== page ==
If nothing else, executive producer Roger Corman's dreary remake of his 1959 cult classic A BUCKET OF BLOOD proves that he has no particular reverence for his own work. Likewise, the audience should have no particular reverence for this film.
Dimwitted busboy Walter Paisley (Anthony Michael Hall) longs to be an artist like the poets and performers at the Jabberjaw, the coffeehouse where he works. Unable to create a sculpture, he covers a dead cat in clay and passes it off as an original work. The piece, "Dead Cat," is acclaimed by the
hipsters who had once scorned him, as is "Murdered Man," the clay-covered body of a narcotics cop Walter accidentally kills.
Basking in his new fame and the attentions of cafe habitue Carla (Justine Bateman), Walter turns to murder for more raw material. When he discovers that Carla's attentions are merely platonic, he plans to make her his next model. But when the clay starts to flake off his sculptures, the bodies
underneath are revealed to horrified viewers. One step ahead of his pursuers, Walter returns to his apartment, covers himself in plaster-of-Paris, and hangs himself, making of his own death his final (and best) work.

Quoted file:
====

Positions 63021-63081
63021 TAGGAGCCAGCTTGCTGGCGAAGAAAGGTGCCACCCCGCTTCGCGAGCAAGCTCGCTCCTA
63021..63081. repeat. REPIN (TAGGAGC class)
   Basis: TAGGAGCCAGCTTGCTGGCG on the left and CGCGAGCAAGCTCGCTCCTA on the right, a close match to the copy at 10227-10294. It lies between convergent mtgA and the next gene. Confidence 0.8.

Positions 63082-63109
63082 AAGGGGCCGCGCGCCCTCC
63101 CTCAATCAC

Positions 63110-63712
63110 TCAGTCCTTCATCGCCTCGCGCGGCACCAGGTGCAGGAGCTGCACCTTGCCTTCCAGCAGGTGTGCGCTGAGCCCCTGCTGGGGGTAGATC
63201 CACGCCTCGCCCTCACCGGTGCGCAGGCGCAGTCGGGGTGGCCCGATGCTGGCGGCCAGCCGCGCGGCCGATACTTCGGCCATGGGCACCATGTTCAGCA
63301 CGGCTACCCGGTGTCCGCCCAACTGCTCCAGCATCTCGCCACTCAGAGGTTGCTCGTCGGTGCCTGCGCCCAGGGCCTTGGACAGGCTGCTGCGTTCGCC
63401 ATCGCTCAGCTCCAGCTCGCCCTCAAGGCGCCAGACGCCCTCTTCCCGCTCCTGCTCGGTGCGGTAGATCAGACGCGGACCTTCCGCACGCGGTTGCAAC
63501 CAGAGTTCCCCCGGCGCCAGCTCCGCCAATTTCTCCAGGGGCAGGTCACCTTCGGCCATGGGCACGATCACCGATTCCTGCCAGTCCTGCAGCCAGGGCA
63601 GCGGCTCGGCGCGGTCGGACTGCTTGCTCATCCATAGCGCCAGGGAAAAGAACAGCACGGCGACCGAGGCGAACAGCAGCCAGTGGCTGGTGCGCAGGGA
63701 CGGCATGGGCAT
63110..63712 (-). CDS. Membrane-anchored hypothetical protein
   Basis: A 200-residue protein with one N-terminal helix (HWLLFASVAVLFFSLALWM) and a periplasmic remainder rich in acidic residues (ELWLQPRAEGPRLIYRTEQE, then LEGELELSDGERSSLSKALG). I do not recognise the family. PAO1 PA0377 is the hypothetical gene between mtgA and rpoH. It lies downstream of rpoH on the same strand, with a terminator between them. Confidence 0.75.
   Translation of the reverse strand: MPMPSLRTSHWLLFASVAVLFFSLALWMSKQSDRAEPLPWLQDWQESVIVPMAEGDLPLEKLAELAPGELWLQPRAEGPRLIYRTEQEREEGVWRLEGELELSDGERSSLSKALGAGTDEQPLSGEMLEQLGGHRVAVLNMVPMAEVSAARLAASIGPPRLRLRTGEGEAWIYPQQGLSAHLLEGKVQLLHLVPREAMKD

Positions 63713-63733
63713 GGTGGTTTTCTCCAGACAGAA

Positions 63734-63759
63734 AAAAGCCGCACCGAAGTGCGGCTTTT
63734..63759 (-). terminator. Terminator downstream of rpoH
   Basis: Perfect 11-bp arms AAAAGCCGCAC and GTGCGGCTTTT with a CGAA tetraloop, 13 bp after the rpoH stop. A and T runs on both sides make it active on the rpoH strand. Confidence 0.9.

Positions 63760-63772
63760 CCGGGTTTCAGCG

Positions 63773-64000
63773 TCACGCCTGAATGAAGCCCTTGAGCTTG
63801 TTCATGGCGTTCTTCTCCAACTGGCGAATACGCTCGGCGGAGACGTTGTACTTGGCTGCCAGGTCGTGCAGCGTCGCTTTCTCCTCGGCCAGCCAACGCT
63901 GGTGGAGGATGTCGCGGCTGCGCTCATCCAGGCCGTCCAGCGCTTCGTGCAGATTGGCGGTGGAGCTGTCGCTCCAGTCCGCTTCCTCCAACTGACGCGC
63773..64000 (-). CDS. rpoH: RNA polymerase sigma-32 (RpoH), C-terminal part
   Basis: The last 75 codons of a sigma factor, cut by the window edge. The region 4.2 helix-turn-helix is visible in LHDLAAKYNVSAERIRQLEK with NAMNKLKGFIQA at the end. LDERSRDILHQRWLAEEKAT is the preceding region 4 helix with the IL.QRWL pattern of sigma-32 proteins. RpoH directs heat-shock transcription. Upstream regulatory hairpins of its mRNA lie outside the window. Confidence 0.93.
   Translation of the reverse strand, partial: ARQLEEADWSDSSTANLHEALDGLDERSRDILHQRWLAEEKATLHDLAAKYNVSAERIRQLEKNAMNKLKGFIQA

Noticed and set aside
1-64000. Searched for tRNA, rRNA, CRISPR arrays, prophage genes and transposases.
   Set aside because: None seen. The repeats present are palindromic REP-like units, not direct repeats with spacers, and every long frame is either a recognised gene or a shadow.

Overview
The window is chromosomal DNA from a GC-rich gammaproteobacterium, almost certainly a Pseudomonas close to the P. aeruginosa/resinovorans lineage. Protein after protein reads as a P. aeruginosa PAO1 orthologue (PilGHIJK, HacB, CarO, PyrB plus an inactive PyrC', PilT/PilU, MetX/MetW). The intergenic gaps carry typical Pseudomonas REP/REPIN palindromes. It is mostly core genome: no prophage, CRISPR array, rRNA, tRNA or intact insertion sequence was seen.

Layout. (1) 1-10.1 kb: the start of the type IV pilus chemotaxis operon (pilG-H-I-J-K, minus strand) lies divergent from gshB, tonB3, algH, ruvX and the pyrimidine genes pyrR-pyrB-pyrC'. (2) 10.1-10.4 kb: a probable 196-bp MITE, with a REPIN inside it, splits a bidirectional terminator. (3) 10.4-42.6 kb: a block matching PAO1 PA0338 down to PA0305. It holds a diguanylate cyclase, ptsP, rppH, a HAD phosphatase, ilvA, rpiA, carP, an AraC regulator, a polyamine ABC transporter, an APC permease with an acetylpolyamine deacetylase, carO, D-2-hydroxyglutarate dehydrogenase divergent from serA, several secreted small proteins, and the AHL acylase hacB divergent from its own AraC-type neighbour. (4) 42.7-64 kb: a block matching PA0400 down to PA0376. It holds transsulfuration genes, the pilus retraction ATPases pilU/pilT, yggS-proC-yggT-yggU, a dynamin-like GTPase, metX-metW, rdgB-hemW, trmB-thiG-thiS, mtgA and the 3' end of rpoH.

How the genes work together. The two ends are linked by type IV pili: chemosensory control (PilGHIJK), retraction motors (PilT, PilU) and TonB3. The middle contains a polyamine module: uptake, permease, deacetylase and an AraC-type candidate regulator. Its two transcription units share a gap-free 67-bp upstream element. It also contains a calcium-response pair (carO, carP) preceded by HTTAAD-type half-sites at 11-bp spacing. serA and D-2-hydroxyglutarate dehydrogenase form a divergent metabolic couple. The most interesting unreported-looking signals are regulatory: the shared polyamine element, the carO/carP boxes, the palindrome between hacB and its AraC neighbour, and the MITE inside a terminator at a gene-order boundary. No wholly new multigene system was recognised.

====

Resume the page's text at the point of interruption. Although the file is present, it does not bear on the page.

THE DEATH MASTER is so closely a word-for-word remake of A BUCKET OF BLOOD that original scriptwriter Charles B. Griffith probably has grounds to sue for full credit instead of the "based upon" credit he is given. On the other hand, it's unlikely that he'd actually want to. It's astonishing how
the creators of THE DEATH MASTER could stick so slavishly to their source and still miss everything that made it a cult classic. With the exceptions of performances by Justine Bateman, hiding behind ugly glasses and a preposterous Italian accent, and Shadoe Stevens, as a pretentious poet,
everything is played perfectly straight. The competent but uninspired production lacks any of the endearing and tacky ambiance that make the original such a period piece. (Graphic violence, nudity, sexual situations, substance abuse, profanity.)
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- Released: 1996
- Rating: R
- Review: If nothing else, executive producer Roger Corman's dreary remake of his 1959 cult classic A BUCKET OF BLOOD proves that he has no particular reverence for his own work. Likewise, the audience should have no particular reverence for this film. Dimwitted bu… (more)